_________________________________________________________ Set the map and display units of the data frame to meters. Double click on the grid layer to access the layer properties. Under Z unit conversion. 11) What is the width of each cell? Use the measure tool to measure a cell. 14) Create a layout of your grid and print. and describe the result (double click on the grid layer and click on the “Symbology” tab). To do this. for starters. Now let’s convert the grid to a Triangulated Irregular Network (TIN). go to View-> Data Frame Properties and click the “General” tab. 10) Change the symbology to “stretched” with a grayscale. non-overlapping triangles. ________________ Open the layer properties for your grid to answer the following questions (double click on the layer): 12) What are the minimum and maximum values of your data? _____________________ 13) What is the mean of your data? ___________________ Save your map document in your DEM folder. Click the “Base Heights” tab and select “Obtain heights for layer from surface” and indicate the grid surface. Use the “Rotate” button You will notice the grid is flat. with your name and an appropriate title. From the 3D Analyst toolbar. 10. Save your 3D scene in your DEM folder. A TIN is similar to a grid. to rotate the grid. . in that it is a digital data structure used to represent a surface. but a TIN represents the surface as a set of contiguous. You need to set the heights of the data to see it in 3D. _____________________________________________________________________ 16) Experiment with different z-exaggerations to see how it affects your data. say. Add your grid into a new ArcScene. access ArcScene ( ). apply a custom vertical exaggeration. Make sure that the Spatial Analyst and 3D Analyst extensions are active so that you will be able to work with your DEM as a surface (do this by going to View->Toolbars). 15) Describe the result.Open ArcMap with a new map document and add your grid using the “Add Data” button .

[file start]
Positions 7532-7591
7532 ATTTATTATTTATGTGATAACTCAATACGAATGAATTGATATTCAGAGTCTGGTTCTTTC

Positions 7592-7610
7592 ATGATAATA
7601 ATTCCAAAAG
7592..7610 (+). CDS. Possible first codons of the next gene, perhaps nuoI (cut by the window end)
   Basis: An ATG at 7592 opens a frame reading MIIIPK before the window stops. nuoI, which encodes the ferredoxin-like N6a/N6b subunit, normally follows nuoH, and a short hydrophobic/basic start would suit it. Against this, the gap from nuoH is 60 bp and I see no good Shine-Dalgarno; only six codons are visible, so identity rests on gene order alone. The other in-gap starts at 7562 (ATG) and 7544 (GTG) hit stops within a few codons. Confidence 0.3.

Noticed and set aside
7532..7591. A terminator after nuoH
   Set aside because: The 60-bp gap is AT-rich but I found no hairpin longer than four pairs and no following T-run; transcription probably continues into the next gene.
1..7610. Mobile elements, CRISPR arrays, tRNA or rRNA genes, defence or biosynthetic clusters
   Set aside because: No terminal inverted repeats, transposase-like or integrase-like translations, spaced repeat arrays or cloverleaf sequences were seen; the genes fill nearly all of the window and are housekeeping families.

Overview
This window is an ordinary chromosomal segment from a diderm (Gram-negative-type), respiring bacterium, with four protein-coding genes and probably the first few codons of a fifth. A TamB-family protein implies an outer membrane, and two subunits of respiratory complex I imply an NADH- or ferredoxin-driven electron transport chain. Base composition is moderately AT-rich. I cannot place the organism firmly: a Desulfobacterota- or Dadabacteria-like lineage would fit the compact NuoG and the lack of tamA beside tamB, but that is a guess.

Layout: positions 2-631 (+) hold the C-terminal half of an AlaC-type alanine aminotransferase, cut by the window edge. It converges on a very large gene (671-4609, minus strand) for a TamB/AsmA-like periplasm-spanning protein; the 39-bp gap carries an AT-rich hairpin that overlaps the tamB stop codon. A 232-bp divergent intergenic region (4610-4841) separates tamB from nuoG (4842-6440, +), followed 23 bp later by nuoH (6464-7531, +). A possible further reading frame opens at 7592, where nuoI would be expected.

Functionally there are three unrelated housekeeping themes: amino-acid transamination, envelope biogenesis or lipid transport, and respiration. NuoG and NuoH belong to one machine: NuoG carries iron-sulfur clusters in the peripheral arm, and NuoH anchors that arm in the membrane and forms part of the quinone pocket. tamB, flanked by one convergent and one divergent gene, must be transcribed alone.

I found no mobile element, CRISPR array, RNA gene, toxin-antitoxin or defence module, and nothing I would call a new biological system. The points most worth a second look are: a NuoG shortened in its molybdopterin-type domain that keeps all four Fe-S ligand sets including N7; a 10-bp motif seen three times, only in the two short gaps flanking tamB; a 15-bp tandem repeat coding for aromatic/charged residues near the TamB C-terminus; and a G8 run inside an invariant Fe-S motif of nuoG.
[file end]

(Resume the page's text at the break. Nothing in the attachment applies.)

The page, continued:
17) Make 2 observations about the TIN. The data will come as a zipped file. ________________________________ ________________________________ 18) Create a map layout using your TIN. 1” corresponds to the resolution of the data. Go to http://seamless. which in this case is 30 meters. In the next section of the lesson. You will need a program such as WinZip or 7-zip to upzip it in Windows Explorer. Turn off your grid and turn on the TIN. Next. Open ArcGIS and create a new map document. try using Firefox). Continue zooming in until your scale is around 1:98.usgs.gov and click on “View and Download US Data”. Add the data you downloaded from the Seamless Server. The National Map Seamless Server is a USGS website where you can download many different datasets for free. Use the “New Text” tool to insert your name and an appropriate title and then print a copy of your map. including elevation data. Once you have zoomed into an area you would like to download.000 (see scale bar on the right). Make sure the Spatial Analyst extension is active. Keep all the defaults and say “OK”. . You have now learned how to create your own DEM. Close ArcMap. and go to View -> Layout View. use the “Download” tool to draw a box around the entire area. Make sure the “Draw” toolbar is turned on. Using the “Zoom Tools” on the left. click the dropdown arrow and select “Convert Raster to TIN”.From the 3D Analyst toolbar in ArcMap. zoom into an area you would like an elevation model for (if you are using Internet Explorer and the website is taking a while to load. Save your ArcMap map document in your DEM folder. You are now ready to analyze your elevation data in ArcGIS. you will download a USGS DEM from the Internet and analyze it in ArcGIS. A “Request Summary Page” pop-up should appear. Save your elevation data in your DEM folder. Make sure the output format is “ArcGRID” and click “Download” (if your data appears in another format click “Modify Data Request” to change it). click the “Download” tab on the right side of the page. Click the dropdown arrow next to “Elevation” and select the 1” NED (National Elevation Dataset).